In May 2011, the Boulder Open Space Board of Trustees decided to do just that. Property Agent John D’Amico presented the issue to the board saying, “everyone would go back to litigation and a judge would make the decisions” if they did not decide on the issue in a very timely manner (as mandated by the Rice-Myers settlement). City Attorney Deb Kalish said, “Other property owners in the area would be drawn into litigation and would acquire additional attorney’s fees” if the board did not approve the disposition (or relinquishment) of the conservation easement on Myers’ property.
The board was particularly sensitive to any further litigation costs the Rice sisters would incur.
“We’d already been over two or three years in this kind of litigation and it was definitely costing us a lot of money, and we thought if we went to court he would gain access of some sort [regardless],” Rice says. “We were hoping the city was still going to keep the conservation easement on it. At the last minute they decided not to.”
Ultimately, the board lamented that there were time constraints on making the decision. Board President Pat Billig asked if the disposition would set a precedent. The board members agreed that it wouldn’t and the conservation easement disposition was unanimously approved.
Then last week, the Board of County Commissioners was presented with the site plan and a subdivision exemption for the Myers lot. The subdivision exemption request was brought forward by the Myers to enable them to build on the totality of their land — the original parcel and the addition that had had the conservation easement lifted.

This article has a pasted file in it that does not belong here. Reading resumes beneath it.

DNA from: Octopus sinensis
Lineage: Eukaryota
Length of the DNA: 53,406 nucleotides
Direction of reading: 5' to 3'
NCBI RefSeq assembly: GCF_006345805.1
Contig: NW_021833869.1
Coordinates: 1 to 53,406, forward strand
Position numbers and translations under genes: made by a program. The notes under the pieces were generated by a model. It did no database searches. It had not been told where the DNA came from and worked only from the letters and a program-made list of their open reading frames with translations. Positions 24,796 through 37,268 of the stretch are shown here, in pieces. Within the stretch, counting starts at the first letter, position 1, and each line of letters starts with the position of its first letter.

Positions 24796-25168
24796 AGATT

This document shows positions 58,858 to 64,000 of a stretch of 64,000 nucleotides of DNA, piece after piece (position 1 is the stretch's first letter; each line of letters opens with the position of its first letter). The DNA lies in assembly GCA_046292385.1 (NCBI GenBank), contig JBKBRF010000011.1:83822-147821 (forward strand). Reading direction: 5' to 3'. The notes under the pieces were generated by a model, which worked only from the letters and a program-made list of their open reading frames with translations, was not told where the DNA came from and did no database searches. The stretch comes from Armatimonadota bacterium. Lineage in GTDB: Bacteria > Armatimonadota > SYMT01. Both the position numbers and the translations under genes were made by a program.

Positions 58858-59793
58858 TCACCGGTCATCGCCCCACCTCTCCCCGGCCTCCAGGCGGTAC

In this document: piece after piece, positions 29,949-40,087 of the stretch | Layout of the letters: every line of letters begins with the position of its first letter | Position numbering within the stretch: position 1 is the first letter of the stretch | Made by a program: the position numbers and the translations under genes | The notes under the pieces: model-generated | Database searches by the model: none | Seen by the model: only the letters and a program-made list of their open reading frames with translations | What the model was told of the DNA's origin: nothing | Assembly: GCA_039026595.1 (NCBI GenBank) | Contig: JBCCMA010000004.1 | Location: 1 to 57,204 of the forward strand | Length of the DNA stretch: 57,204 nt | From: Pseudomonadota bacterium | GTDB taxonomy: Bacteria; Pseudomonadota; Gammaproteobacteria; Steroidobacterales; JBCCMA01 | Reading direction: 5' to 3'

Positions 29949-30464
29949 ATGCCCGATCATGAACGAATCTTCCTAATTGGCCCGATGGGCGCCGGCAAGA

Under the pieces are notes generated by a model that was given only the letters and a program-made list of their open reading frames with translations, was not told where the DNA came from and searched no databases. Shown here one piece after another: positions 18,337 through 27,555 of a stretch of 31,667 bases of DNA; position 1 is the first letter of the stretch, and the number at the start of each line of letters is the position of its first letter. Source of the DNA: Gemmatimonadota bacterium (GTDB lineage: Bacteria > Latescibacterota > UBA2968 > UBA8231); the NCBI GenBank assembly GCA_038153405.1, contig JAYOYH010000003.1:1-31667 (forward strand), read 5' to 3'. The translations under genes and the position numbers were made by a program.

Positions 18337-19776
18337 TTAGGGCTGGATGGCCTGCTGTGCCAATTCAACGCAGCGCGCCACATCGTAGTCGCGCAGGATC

D’Amico wrote to the county attorney in March 2013 that the city had tried numerous times to settle the case with Myers and offered access to the property while keeping the conservation easement in place. Myers denied these offers because, D’Amico says, “[Myers’] intent was to increase the building lot in order to build a larger house.”
D’Amico added, “The city feels the approximately 0.36 acres should be used to determine the appropriate development” and not the additional land the Myers bought.
The Board “reluctantly” approved the exemption. Commissioner Elise Jones spoke at length about how the commissioners could only approve what was in front of them — no matter how it got there — and that they had to act in accordance with the law. The subdivision exemption increased the buildable land from 0.39 acres to 0.88 acres. (Myers did downsize some house aspects to meet county requirements.)
Lastly, county code dictates, “A boundary line adjustment shall not be approved solely for the convenience of construction.” But county planner Hannah Hippely judged that the boundary line adjustment was not solely for construction because the original lot was suitable for construction and that the “development proposed here has not changed significantly from the 2007 Site Plan Review application.” This is despite the fact that it wasn’t until 2009 that Myers bought the additional land from the Rice sisters on which the new house will be built — the 2007 application was based on land the Myers did not yet own and thus was not approved.
Hippely also argued the new boundary will help set the house away from the river nearby and that it will help the property gain access to the road — neither of which, according to Hippely, are for the sole purpose of aiding construction.
Now with building poised to begin, neighbor Neil Blank — who was the target of Myers’ previous litigation — said the whole easement is compromised.
“In wildfire, it’s a mitigation across boundaries,” Blank, a lifelong member of the fire department, says. “It doesn’t matter if you’re Boulder County or Jefferson County, one landowner or another. You work geographically across areas and ultimately, that’s how conservation easements work, too. Moving this little conservation easement has a domino effect.”
Rice resolves, “We’re still happy there’s a conservation easement on the rest of our property. I still think it’s important to support the conservation easements in Boulder.”